Exoplanet Habitability adjusted for atmospheric pressure and seasonality

A new Energy Balance Model (EBM) provides more insight into the habitability of extrasolar planets. It also has a seasonal model of planetary climate, with new prescriptions for most physical quantities. Researchers use the EBM to investigate the surface habitability of planets with an Earth-like atmospheric composition but diff erent levels of surface pressure. The habitability, defi ned as the mean fraction of the planet’s surface on which liquid
water could exist, is estimated from the pressure-dependent liquid water temperature range, taking into account seasonal and latitudinal variations of surface temperature. By running several thousands of EBM simulations they generated a map of the habitable zone (HZ) in the plane of the orbital semi-major axis, a, and surface pressure, p, for planets in circular orbits around a Sun-like star.

As pressure increases, the HZ becomes broader, with an increase of 0.25 AU in its radial extent from p=1/3 bar to p=3 bar. At low pressure, the habitability is low and varies with a; at high pressure, the habitability is high and relatively constant inside the HZ. We interpret these results in terms of the pressure dependence of the greenhouse e ffect, the effi ciency of horizontal heat transport, and the extent of the liquid water temperature range. Within the limits discussed in the paper, the results can be extended to planets in eccentric orbits around non-solar type stars. The main characteristics of the pressure-dependent HZ are modestly aff ected by variations of planetary properties, particularly at high pressure.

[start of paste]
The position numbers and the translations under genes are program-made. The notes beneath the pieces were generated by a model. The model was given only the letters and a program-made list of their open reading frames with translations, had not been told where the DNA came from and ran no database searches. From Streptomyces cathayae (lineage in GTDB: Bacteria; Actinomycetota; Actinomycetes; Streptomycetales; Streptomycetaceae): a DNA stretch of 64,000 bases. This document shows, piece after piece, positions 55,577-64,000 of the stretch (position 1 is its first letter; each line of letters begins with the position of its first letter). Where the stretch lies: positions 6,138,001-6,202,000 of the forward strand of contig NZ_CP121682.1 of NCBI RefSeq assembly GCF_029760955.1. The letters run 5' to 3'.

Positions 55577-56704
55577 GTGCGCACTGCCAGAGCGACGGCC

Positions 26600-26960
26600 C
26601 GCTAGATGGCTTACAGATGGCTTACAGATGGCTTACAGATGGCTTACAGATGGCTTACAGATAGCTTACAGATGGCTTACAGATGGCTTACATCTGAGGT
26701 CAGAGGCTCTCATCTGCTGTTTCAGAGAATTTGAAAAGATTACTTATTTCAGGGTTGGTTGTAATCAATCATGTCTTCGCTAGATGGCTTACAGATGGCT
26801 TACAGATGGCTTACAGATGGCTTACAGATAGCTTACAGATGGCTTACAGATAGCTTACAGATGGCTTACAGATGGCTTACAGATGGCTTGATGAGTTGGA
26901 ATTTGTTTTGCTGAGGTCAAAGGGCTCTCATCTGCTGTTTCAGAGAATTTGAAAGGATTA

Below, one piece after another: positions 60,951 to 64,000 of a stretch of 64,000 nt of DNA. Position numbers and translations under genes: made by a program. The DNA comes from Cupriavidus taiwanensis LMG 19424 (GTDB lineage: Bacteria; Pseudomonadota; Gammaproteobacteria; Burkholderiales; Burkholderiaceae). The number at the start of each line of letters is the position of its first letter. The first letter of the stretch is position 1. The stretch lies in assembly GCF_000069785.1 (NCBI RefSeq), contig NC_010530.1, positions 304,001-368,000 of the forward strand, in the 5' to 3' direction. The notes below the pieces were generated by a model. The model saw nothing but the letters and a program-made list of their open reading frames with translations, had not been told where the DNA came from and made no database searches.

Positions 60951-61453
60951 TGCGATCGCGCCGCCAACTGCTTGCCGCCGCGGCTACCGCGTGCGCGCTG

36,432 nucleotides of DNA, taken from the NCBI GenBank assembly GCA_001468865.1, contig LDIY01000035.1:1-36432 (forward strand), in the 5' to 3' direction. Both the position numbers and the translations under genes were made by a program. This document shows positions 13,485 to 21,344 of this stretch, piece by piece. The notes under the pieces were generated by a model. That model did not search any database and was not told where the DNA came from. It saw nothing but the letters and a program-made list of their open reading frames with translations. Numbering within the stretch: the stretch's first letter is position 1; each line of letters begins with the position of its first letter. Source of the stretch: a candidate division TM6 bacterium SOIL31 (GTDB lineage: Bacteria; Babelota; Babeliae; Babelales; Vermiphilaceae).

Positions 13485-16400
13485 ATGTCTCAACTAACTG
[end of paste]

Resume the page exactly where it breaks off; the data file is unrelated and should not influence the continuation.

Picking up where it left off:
Circumstellar habitable zone of planets with Earth-like atmospheres and di fferent levels of surface pressure obtained with our EBM climate simulations. Abscissae: semi-major axis, a (bottom axis), or insolation (top axis). Ordinates: logarithm of the total surface pressure, p. The circles indicate solutions with mean global annual habitability h over 0. The area of the circles is proportional to h; the colors are coded according to the mean annual global surface temperature, Tm. The size and color scales are shown in the legend. The solid lines are contours of equal mean temperature Tm = 273 K (magenta), 333 K (red) and 393 K (black). Results above the contour at Tm = 333 K (red line) are tentative; see Section 3.3. Red crosses: simulations stopped on the basis of the water loss limit criterion; blue crosses: simulations interrupted when Tm less then Tmin;

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